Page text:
Public Adjuster

According to Wikipedia, a public adjuster is a professional claims adjuster who advocates for the policyholder (the client) in appraising and negotiating the policyholder’s insurance claim. This definition is somewhat brief and does not speak to the “What, Why, When, and Where” questions that many policyholders have about public adjusters.


What is a Public Adjuster?
A public adjuster is a state-licensed, well-trained, educated and experienced professional who acts as an advocate for an insured person after a loss has occurred. The qualified public adjuster is especially knowledgeable about the claims process, the insurance contract, the conditions within, and can professionally guide the claimant (policyholder) through the claims process so that the claimant can be made completely whole again. The public adjuster cannot, however, obtain more than what the claimant is entitled under the insurance contract.


Why Hire a Public Adjuster?


Since insurance contracts are typically written by insurance attorneys and contain primarily legalese terms and language, the policyholder can be at a significant disadvantage when it comes to understanding the coverages, limitations, and exclusions contained in the contract.


The claims process can be just as confusing as the insurance contract that governs how the claim will be handled. In many cases, an insurance company can require volumes of data to support the claim, which can be time-consuming and stressful for the claimant. Unfortunately, most “company” adjusters (working for the insurer) will put the needs of the insurance company over the needs of the policyholder. On the other hand, a public adjuster works solely for their client (the claimant) and will always put the client’s interests first.


When should I Hire a Public Adjuster?


No insurance claim is considered “cut and dry” so the best path to a fair and equitable settlement with your insurance carrier, is to hire a Public Adjuster from the start. Although your insurance agent/broker will be knowledgeable about coverages, limits, and exclusions in your policy, their expertise is in risk management and providing the policies necessary to mitigate risks for their clients. Once your claim is properly reported to your insurance carrier, they are typically out of the picture, and an insurance company adjuster is assigned to your claim. Since the insurance professional, you do business with represents your interests in addition to the interests of the insurance company, they are not in the best position to advocate for you as a policyholder. Furthermore, most insurance carriers will not allow the agent/broker to inject themselves into the claims adjusting process.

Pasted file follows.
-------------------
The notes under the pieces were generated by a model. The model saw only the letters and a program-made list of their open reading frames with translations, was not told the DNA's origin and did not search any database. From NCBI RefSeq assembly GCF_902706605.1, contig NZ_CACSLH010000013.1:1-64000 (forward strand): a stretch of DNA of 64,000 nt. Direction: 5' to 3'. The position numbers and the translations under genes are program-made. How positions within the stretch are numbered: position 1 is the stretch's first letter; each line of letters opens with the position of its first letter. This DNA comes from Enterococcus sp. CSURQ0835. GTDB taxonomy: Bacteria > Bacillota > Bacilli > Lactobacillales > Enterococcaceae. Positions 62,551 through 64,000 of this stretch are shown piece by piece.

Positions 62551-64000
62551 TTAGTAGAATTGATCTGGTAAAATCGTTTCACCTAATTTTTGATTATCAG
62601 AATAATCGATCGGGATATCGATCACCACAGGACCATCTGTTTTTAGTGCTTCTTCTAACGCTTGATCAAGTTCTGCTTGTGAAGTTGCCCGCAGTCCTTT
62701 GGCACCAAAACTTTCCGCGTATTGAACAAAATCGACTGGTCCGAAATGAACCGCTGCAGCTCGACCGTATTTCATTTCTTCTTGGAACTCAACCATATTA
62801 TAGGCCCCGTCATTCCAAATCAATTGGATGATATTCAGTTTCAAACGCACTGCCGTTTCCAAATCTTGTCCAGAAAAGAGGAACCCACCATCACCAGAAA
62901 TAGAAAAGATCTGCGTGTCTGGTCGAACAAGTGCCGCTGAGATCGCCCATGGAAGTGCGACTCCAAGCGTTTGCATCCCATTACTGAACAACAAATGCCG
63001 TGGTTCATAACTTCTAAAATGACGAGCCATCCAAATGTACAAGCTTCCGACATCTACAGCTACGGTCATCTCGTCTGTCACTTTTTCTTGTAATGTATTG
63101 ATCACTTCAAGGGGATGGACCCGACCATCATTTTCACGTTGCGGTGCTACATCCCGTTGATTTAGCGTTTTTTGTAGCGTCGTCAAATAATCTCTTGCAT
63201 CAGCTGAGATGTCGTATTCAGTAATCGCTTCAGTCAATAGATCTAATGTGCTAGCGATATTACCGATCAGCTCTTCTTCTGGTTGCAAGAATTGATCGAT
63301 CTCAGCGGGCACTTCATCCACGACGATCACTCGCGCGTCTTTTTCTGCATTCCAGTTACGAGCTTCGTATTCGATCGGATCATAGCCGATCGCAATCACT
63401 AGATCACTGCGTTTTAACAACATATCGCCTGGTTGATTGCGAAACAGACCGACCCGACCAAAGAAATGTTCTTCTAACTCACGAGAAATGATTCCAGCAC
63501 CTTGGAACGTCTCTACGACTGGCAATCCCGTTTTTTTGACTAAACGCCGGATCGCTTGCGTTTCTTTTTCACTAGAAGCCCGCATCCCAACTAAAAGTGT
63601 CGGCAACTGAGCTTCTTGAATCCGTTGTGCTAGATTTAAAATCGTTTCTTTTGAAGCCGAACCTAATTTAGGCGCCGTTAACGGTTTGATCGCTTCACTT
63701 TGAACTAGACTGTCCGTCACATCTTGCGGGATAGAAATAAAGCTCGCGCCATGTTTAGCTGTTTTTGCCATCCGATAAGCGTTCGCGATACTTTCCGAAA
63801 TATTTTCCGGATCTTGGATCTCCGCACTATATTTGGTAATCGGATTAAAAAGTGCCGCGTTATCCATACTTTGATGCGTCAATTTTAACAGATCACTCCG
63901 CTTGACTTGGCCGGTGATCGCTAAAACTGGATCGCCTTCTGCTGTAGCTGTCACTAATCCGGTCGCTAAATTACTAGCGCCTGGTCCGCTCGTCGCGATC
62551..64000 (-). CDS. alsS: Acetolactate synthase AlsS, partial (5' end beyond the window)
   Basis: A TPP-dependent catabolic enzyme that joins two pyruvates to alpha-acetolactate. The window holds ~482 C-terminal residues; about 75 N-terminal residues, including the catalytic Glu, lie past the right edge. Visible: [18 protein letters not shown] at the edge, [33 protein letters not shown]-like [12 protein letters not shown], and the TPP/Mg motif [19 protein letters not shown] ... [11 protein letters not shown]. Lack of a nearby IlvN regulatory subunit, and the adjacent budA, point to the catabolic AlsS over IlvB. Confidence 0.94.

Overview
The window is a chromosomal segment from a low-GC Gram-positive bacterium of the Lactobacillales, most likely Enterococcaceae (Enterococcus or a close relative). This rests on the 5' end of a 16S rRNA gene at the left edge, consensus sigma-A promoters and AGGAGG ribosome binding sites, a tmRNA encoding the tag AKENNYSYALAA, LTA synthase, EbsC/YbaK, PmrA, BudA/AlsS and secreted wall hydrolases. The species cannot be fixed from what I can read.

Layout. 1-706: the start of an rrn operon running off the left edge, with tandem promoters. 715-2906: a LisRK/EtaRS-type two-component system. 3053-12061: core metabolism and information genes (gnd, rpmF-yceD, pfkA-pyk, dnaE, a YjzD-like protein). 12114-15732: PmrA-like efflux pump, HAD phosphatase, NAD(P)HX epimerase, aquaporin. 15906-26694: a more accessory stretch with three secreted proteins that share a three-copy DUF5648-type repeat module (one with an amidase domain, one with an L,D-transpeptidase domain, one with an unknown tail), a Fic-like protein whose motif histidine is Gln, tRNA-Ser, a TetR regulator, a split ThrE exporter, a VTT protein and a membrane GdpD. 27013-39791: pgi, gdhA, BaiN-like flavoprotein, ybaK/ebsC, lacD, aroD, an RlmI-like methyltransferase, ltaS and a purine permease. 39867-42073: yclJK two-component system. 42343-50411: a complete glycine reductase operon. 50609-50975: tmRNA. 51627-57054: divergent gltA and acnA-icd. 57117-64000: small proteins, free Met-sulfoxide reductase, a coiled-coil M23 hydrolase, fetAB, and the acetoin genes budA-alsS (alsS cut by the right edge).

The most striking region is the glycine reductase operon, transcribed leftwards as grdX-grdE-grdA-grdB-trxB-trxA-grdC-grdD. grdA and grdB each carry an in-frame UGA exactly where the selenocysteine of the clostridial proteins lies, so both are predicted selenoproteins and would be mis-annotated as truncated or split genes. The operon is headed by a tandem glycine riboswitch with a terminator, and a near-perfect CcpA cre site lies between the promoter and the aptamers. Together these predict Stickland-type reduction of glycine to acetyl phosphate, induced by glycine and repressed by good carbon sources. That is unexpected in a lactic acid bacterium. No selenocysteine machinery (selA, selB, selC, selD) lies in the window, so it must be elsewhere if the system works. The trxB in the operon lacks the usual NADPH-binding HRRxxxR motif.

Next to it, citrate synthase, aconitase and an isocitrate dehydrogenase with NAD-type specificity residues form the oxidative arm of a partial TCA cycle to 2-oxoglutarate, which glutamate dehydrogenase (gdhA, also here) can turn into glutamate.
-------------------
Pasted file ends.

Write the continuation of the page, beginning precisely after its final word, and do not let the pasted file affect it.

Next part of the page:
Where can I Find a Public Adjuster?


Typically, all public adjusters can be found on the internet. Your search should include considering public adjusters in your area with the most positive reviews. Unfortunately, many reviews on the internet are paid for by the company being reviewed, so we advise you to be aware of this and to search for valid and honest reviews. With a little additional time and research, you should be able to locate a professional who has the knowledge and experience to advocate on your behalf. They can help you receive the insurance benefits for which you are entitled, according to the terms of your insurance contract.


Fortunately for consumers, most public adjusters charge on a contingency basis. They work similarly to personal injury attorneys because they charge a percentage of the amount awarded for the claim and do not get paid until you do. Also, note that even if a claim has been previously closed, a public adjuster can intervene and reopen the claim if a policyholder has reason to believe they may have been short-changed by the insurer.

It's only fair to share...Share on Facebook0Share on Google+0Tweet about this on TwitterShare on LinkedIn0

Leave a Reply

Your email address will not be published. Required fields are marked *

You may use these HTML tags and attributes: <a href="" title=""> <abbr title=""> <acronym title=""> <b> <blockquote cite=""> <cite> <code> <del datetime=""> <em> <i> <q cite=""> <s> <strike> <strong>

clear formSubmit